Sunday, January 18, 2015


   Second Sunday in Ordinary Time   B  

When I moved to Old Forge
to serve as pastor there nearly 9 years ago,
it was the first time in my life that I’d lived on my own.
And the biggest adjustment for me—of all things—
was regular grocery shopping.
Now, I knew how to cook fairly well,
and I could find stuff in the supermarket alright,
but I’d previously done those things only for an occasional meal—
not three meals, every day, every week.
It took me awhile to get my head around it.
The process sped up a bit when I miscalculated one night
and went without supper because the only store in that tiny town
had closed ten minutes before I got there…
I also quickly discovered what a dangerous thing it was
to go to buy groceries without first making a list.
I needed a plan.  I needed to know what I was looking for.

What are you looking for?

Jesus senses he’s being followed,
and turns to utter the very first words we hear him speak
in the gospel of John: What are you looking for?
Two men respond, Rabbi, teacher, where are you staying?
They’re not, of course, asking Jesus for his address.
Instead, they’re asking him, Where can we expect to find you? 
Where can we go to learn from you? 
To become familiar with our true home? 
Is there a place where you might show us how
to find favor—even friendship—with God?
And Jesus simply answers, Come, and you will see.
How trusting are these men!
And how quickly they realize that Jesus
is indeed the one they’ve been looking for—
the one who has the answers,
who maybe even is the answer himself.
That’s why we see Andrew
running to fetch his brother, Simon:
We have found the Messiah!
He’d have never been able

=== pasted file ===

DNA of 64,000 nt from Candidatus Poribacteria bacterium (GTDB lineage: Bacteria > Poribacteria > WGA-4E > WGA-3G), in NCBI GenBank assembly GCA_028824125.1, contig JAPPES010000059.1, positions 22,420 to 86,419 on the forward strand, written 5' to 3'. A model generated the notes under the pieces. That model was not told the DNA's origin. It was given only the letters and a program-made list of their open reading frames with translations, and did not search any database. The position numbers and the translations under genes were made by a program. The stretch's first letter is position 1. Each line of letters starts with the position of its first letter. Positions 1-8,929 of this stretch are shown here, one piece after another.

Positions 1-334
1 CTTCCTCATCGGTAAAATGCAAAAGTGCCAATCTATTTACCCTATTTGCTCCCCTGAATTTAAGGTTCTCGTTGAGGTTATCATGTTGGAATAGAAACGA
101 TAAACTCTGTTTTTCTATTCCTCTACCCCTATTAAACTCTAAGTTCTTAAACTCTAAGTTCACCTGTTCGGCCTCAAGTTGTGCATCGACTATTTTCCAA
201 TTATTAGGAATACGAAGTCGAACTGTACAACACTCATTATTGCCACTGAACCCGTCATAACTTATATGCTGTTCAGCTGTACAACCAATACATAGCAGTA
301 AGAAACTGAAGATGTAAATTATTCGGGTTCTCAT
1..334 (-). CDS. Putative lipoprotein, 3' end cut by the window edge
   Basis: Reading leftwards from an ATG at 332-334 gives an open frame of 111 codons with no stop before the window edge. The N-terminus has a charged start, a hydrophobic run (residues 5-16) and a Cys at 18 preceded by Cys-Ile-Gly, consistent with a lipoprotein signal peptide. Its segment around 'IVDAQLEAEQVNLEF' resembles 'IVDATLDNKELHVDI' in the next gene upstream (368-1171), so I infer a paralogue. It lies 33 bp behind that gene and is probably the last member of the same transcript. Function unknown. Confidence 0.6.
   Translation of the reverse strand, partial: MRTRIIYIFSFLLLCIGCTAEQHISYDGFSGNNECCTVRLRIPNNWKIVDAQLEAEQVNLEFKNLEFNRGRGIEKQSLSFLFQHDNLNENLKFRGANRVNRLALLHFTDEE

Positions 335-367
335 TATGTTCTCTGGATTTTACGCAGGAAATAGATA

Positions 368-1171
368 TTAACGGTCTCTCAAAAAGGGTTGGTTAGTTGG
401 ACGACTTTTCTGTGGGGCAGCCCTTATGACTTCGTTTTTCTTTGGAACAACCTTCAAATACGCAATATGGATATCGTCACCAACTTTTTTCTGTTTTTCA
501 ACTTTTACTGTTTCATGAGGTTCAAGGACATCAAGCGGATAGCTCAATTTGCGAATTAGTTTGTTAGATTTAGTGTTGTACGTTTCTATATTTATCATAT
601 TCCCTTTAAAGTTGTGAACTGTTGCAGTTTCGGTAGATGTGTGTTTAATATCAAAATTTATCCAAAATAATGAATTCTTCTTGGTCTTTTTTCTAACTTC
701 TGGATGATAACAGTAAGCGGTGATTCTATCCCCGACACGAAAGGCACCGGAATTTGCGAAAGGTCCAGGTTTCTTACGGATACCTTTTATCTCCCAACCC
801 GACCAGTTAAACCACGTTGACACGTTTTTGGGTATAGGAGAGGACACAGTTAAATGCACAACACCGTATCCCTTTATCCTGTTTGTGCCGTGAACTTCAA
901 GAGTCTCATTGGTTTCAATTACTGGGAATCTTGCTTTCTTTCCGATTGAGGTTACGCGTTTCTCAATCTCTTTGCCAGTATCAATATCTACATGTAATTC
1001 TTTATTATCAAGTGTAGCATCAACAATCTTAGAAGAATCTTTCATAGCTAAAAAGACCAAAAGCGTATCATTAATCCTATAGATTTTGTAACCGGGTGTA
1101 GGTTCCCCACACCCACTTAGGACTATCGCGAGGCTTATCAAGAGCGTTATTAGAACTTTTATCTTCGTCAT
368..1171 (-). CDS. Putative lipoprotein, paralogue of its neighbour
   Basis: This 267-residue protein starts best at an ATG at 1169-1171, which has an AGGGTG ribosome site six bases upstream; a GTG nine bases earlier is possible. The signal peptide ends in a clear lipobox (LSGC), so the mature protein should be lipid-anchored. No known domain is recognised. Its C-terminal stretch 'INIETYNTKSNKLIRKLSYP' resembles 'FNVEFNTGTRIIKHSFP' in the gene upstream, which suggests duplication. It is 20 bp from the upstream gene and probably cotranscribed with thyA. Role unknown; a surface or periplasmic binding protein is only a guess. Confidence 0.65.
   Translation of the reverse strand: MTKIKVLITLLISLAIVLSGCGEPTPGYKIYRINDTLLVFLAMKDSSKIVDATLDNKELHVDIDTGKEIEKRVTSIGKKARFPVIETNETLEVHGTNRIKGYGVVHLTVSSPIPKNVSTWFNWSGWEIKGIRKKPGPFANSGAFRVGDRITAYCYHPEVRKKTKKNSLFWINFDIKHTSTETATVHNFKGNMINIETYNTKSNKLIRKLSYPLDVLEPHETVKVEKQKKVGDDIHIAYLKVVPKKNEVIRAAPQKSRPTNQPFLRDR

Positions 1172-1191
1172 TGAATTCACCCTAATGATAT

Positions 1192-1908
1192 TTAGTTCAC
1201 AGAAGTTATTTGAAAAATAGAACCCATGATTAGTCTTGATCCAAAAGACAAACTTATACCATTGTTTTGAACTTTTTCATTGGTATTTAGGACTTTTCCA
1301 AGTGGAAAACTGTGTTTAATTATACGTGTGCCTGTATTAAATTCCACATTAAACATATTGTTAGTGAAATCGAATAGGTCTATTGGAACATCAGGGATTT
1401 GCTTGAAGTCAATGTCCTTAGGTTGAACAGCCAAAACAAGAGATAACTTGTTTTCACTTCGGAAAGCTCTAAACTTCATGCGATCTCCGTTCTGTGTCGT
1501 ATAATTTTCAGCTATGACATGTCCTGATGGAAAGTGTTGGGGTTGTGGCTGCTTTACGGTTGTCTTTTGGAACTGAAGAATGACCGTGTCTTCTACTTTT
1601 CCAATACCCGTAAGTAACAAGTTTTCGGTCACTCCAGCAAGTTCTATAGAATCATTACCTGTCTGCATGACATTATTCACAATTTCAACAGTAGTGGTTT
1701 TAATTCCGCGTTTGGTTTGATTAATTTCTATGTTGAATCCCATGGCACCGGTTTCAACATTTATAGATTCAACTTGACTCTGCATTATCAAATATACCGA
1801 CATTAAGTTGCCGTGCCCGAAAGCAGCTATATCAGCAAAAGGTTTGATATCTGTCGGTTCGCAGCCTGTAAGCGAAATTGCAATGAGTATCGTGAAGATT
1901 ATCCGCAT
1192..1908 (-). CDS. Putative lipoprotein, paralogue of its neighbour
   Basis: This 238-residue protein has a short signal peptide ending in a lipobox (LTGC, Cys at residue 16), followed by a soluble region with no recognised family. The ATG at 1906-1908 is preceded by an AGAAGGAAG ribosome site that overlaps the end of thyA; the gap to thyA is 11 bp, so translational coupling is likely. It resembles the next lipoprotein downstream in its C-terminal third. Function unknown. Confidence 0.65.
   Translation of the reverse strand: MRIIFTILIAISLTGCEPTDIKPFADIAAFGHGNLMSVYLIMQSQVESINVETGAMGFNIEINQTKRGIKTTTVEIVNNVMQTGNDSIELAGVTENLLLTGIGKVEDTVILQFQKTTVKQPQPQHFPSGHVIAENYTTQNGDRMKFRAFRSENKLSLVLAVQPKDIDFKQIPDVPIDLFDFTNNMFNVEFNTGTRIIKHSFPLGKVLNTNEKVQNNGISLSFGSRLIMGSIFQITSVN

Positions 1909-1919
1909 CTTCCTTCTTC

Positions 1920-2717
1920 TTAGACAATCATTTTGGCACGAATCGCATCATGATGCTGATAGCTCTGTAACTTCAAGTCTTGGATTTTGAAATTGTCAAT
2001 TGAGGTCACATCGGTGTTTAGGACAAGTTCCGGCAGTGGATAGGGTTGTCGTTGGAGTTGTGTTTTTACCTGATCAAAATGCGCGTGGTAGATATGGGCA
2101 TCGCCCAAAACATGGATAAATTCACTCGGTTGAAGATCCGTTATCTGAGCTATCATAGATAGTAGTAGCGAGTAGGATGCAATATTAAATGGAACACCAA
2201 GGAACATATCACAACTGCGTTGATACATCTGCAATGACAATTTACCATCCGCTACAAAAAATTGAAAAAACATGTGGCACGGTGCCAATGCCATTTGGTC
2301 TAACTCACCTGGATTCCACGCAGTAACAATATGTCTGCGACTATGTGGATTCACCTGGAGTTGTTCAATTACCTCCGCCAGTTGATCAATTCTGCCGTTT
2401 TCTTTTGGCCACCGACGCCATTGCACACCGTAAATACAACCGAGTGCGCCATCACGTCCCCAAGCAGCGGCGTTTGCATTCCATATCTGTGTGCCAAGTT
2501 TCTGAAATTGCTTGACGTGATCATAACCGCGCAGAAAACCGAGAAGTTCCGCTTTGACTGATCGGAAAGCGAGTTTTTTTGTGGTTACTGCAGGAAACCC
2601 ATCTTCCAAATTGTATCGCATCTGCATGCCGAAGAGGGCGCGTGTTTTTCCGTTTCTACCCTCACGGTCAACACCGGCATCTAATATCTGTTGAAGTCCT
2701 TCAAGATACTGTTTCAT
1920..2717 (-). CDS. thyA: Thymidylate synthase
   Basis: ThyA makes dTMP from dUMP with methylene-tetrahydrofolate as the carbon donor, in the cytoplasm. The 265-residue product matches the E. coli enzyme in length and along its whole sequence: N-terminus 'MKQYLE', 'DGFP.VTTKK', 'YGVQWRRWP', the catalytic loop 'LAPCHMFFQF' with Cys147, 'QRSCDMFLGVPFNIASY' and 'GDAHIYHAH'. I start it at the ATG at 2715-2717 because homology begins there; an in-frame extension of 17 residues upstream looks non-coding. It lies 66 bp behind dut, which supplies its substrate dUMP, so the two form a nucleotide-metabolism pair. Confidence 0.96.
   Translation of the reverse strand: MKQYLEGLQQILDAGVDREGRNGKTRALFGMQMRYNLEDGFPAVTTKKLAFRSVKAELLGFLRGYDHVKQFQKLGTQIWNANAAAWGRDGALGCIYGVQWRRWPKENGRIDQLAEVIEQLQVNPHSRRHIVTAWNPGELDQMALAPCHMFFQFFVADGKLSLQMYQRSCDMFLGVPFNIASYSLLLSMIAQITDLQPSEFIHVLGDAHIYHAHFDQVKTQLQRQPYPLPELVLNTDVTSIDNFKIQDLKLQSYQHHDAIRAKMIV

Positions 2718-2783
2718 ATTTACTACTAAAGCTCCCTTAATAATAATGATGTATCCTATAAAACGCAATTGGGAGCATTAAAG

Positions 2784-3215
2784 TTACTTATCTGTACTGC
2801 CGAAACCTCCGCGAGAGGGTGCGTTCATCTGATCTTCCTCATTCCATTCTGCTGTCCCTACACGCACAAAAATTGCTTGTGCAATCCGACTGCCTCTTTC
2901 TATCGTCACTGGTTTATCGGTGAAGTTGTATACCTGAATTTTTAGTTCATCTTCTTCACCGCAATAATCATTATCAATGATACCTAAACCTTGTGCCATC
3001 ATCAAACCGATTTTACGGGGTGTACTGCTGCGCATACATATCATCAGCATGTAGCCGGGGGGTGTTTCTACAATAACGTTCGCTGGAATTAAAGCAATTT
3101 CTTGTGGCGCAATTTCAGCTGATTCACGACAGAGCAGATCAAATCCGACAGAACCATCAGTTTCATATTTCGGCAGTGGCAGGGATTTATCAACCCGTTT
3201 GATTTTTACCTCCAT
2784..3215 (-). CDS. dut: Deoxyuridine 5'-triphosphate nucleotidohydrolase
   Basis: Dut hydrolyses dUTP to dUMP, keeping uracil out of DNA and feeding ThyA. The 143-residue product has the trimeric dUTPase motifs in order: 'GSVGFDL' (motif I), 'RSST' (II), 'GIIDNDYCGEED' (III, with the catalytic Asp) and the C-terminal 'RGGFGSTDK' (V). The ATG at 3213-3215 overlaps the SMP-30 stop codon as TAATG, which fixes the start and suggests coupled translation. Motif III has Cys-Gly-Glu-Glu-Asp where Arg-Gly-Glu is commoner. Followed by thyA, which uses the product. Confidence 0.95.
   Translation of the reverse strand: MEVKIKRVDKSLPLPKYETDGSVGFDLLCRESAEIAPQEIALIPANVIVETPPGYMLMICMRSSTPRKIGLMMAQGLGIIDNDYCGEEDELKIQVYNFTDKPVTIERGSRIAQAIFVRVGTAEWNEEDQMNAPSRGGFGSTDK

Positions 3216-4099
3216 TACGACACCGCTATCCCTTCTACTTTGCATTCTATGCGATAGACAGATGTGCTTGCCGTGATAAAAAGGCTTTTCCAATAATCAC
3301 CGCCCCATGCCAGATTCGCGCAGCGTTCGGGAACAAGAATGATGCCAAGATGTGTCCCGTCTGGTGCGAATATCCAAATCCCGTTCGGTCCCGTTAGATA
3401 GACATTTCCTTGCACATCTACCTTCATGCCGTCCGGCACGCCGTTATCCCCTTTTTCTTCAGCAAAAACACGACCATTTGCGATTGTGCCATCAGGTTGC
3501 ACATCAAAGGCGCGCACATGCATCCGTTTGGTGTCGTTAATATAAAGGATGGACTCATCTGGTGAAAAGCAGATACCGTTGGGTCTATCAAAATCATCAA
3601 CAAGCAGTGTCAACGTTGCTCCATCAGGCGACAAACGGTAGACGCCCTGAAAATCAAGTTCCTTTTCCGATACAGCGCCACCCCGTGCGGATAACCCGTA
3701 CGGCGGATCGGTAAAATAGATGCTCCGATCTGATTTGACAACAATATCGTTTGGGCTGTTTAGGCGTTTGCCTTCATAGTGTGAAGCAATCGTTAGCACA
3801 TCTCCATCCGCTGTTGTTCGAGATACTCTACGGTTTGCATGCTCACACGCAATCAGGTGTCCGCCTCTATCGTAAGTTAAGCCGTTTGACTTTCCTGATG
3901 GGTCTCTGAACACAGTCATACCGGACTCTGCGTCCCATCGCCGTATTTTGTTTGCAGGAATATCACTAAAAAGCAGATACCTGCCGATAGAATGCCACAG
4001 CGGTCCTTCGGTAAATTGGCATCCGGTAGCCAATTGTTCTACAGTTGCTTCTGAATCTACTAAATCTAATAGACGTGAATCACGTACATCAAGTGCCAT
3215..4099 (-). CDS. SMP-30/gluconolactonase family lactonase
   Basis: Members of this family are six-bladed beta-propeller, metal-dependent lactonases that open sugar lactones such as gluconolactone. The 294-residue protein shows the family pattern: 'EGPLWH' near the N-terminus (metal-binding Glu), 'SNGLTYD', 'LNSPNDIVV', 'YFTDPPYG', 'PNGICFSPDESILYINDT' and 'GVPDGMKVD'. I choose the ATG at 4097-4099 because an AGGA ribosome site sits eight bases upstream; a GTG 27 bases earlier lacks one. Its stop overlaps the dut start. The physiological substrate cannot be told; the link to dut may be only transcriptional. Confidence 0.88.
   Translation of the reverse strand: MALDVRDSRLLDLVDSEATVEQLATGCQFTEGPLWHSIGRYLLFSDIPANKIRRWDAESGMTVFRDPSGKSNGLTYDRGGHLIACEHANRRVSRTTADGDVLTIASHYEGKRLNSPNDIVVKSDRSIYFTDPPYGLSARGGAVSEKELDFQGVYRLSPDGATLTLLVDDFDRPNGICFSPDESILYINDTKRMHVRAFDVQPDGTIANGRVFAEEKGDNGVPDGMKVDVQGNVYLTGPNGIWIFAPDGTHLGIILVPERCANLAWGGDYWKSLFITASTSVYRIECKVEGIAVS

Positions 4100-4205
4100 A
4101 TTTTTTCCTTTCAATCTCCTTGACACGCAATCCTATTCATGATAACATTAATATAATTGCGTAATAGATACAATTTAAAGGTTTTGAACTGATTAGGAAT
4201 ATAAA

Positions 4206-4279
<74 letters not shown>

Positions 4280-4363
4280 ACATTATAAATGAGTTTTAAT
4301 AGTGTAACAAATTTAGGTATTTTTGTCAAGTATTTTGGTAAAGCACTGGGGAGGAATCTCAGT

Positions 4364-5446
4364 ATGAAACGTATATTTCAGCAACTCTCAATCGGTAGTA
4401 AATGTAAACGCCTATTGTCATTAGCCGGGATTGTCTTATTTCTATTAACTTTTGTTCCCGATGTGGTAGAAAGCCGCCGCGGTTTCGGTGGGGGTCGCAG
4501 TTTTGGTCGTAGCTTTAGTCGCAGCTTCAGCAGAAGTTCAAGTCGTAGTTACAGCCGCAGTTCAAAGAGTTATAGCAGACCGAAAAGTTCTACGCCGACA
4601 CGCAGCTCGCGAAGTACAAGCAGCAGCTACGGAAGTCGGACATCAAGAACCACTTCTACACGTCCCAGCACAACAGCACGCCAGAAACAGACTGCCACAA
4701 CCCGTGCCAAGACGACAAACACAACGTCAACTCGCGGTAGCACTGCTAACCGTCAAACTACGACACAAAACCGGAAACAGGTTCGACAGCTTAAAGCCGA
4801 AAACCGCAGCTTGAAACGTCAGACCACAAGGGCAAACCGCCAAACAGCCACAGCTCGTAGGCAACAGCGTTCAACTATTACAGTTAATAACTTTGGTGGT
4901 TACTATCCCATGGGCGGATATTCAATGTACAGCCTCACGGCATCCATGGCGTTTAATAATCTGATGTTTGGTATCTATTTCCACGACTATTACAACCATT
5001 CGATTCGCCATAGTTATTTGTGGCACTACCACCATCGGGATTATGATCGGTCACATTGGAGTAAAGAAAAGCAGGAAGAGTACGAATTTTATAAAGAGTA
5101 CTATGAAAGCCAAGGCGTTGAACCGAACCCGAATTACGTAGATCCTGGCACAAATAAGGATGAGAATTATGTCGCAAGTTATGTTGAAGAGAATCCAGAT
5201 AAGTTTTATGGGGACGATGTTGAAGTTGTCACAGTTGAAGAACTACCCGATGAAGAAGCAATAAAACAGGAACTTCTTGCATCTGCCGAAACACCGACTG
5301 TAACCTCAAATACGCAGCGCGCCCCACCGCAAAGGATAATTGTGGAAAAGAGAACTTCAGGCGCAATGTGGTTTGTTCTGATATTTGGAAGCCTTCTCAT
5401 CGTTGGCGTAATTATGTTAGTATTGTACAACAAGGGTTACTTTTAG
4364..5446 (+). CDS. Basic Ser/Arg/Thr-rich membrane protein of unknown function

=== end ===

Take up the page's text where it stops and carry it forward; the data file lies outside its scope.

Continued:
to share the great joy of his discovery
if he hadn’t already known what he was looking for.

As Catholics, as Christians, as disciples of Jesus Christ,
we need to be clear about our expectations.
What are our deepest desires?
What are the real longings of our hearts?
We can get more specific:
Why did you come to Mass this morning?
What do you hope to get out of this hour spent here in church?

What are you looking for?

People come to Mass 
with all kinds of expectations—
many of them unconscious 
or never actually expressed.
Some come looking for a good feeling,
others for new knowledge or inspiration,
still others to be moderately entertained.
Neither Christ nor his Church
has a corner on any of these markets;
you can find them more easily
and with far fewer strings attached
in lots of other places.
(The empty pews in our churches
tell us that people can and often do.)

But if you come to Mass 
looking for meaning or mercy,
for purpose or peace,
to express gratitude or experience grace,
then you’ve come 
to precisely the right place.
That’s because here—
in Word and Sacrament—
we encounter the Lamb of God,
who came not to pamper 
or enthuse or amuse us,
but to take away the sins of the world
and grant us peace.
He is the one 
to whom John the Baptist points:
To follow him is to find your way.

When we’re not exactly clear about what we’re looking for,
we find ourselves looking in all the wrong places.
St. Paul warns us to avoid “immorality”;
the Greek word he’s using literally means, “fornication”:
sexual intimacy without the life-commitment of marriage.
It’s a false road to follow—as if the outward life of the body
could be kept separate from the inner life of the spirit.
Some people turn to drugs or other distractions,
which only serve to dull their loneliness or pain.
Many more fall pray to overworking—
as if they could earn or achieve the most important things in life.
So much fruitless searching!

But if we know what we’re looking for—
if we’re searching for the right things,
and pursuing them in the right places—
then we make a most amazing discovery:
like young Samuel, startled from his sleep,
we realize that while we’ve been seeking the Lord,
the Lord, in fact, has been seeking after us.

I still probably go to the grocery store
more often than most other people.
But I normally come back with what I need,
because I always go with a list:
I know what I’m looking for.

Jesus’ question to those first disciples
is still his question for us today.
It’s his question for us
not just this Sunday, not even each Sunday,
but every single day,
because following Jesus—living as his disciples—
is an everyday affair.

What are you looking for?

No comments: